"What the head knows has enormous effect on what the head learns and remembers... Older individuals will presumable store, retain and retrieve a great many inputs better or differently than younger ones, for example, simply because developmental advances in the content and structure of their semantic or conceptual systems render these inputs more familiar, meaningful, subject to gap filling or otherwise more memorable for them. (Flavell, 1977; p. 189)

This perspective maintains that memory is a constructive process. Memory "involves an imaginative reconstruction or construction built on extant knowledge" (Brown, 1975). Both at the point of storing and retrieving information from memory, the subject is constructing and reconstructing an internal representation of that information to be remembered (Paris, 1975).

One result of this constructive aspect of memory is that children attempt to integrate information they remember to comprehend the "gist" of the stimuli presented. Paris (1975) reviews several studies in which children in second and fifth grade were presented with a series of sentences which told a story. Later the subjects were given a series of sentences to read, some of which they had actually read earlier, some of which were new but preserved the meaning of what they had read, and some of which were new sentences that did not preserve the meaning. Paris reports that the children consistently confused the original sentences with those new sentences which preserved the correct meaning of the narrative. This finding (which has also been found for memory of pictorial stimuli) suggests that children integrate semantic information to construct a holistic meaning of that information. They go beyond the information given to integrate ideas and form inferences. Further, as this research points out, children's integration of information is sometimes at the expense of correct recognition of information they had actually seen or heard.

The perspective on memory outlined above has a very basic implication for research on children's information processing of television advertisements: researchers should examine more than verbatim or episodic memory for particular elements of commercials, such as brand name or product attributes mentioned. Examination must be made of the kinds of inferences and connections children make when integrating the advertised information into their semantic memory system, i.e., what overall message do the children take away from the commercial? As Paris' (1975) work suggests, even in the absence of children's faithful and accurate retrieval of specific elements from an advertised message, these children may still "remember" some constructed or integrated meaning from the message. It may be this "constructed meaning" from the message which children recollect from the advertisement during product decision-making situations.

In our current research, we are exploring several ways in which children might go beyond the information given in the TV commercial, including: (1) by drawing connections between the product and themselves, such as how they can use the product or what will happen to them after buying the product; (2) by making comparisons between the product advertised and other brands of that product class, such as how game X is the same as or different from other games the child has played; (3) by making inferences about the people and activities shown in the commercial to arrive at inferred attributes of the product. Researcher attention to such connections and inference-making should further elucidate cognitive characteristics of children's representation of TV advertising information. This is particularly the case since past research on information processing of advertisements has primarily examined children's selection and recall of commercial elements (Ward, Wackman and Wartella, 1977).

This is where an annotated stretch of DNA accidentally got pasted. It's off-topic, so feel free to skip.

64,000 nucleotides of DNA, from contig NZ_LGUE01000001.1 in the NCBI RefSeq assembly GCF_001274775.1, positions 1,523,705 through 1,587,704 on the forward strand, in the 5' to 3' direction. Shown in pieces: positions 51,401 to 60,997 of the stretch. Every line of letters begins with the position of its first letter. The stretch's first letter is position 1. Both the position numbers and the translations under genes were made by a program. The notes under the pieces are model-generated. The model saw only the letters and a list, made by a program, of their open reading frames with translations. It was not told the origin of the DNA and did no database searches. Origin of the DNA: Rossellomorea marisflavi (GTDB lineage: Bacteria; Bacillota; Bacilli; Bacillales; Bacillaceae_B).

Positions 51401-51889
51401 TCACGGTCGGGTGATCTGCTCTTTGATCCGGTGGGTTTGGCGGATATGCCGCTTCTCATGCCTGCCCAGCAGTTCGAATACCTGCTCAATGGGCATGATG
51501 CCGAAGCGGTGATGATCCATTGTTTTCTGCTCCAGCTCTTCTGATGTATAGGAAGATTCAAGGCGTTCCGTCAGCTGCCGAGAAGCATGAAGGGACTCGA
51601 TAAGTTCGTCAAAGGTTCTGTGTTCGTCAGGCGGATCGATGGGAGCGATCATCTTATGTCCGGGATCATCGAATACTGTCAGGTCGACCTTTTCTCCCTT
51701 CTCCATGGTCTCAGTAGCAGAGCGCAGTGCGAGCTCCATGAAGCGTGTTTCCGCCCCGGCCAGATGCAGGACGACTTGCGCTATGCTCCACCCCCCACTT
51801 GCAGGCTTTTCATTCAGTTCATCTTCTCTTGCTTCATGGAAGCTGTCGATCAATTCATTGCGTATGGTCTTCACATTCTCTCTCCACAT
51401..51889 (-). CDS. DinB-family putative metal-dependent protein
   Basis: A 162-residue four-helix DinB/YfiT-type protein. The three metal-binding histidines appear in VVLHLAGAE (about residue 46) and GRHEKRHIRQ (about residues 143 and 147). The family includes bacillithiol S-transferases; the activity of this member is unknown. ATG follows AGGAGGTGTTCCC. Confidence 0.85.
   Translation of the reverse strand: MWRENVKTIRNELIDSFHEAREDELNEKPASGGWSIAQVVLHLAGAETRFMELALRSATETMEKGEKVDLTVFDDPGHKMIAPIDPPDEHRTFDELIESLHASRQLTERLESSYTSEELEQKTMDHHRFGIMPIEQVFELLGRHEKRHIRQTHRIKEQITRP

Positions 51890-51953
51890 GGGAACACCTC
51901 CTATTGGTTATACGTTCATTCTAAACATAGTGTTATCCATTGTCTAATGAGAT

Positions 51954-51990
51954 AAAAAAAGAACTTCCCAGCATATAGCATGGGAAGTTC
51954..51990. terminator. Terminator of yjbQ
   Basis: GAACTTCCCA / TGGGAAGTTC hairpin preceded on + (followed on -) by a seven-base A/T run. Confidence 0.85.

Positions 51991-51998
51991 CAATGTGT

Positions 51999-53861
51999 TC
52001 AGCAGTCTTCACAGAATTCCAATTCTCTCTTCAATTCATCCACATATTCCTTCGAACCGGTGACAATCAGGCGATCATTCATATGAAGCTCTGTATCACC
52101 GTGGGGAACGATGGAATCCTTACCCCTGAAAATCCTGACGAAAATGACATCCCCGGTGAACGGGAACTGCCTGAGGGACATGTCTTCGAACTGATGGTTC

A second implication of memory research for consumer information processing studies concerns the kind of developmental differences in processing activities which may be observed. Verbatim memory of commercial elements and constructed memory for the commercial's meaning may not show the same type of developmental effects. Brown (1975a, 1975b) argues that where memory tasks involve primarily episodic memory, the researcher should expect a "levels difference" on the measure of memory retrieval For instance, various research studies have indicated that as children grow older they recall a greater number of elements (Ward, Wackman and Wartella, 1977); thus the level of recall performance increases with age. However, where memory retrieval tasks engage primarily the semantic memory system, Brown predicts that the researcher will find a pattern difference, some interaction of developmental level with the task variables. For instance, one might predict a "patterns difference" in the type of inferences children in grade school make about the television commercial message. Considering that children younger than middle childhood have been shown to have difficulty making comparative judgments about objects (Cellerier, 1972), such children might be less likely than older children to make connections between the product advertised and other brands of that product class. Older children might be more likely to make multiple kinds of connections and inferences about the advertising information.

This discussion of the kinds of constructed meanings children might make of advertising information and the types of developmental effects which might be hypothesized for children's representation of advertising information should serve to illustrate the relevance of memory research for conceptualizing children's consumer information processing. Furthermore, the literature on memory development has implications for the methodologies employed to measure processing activities.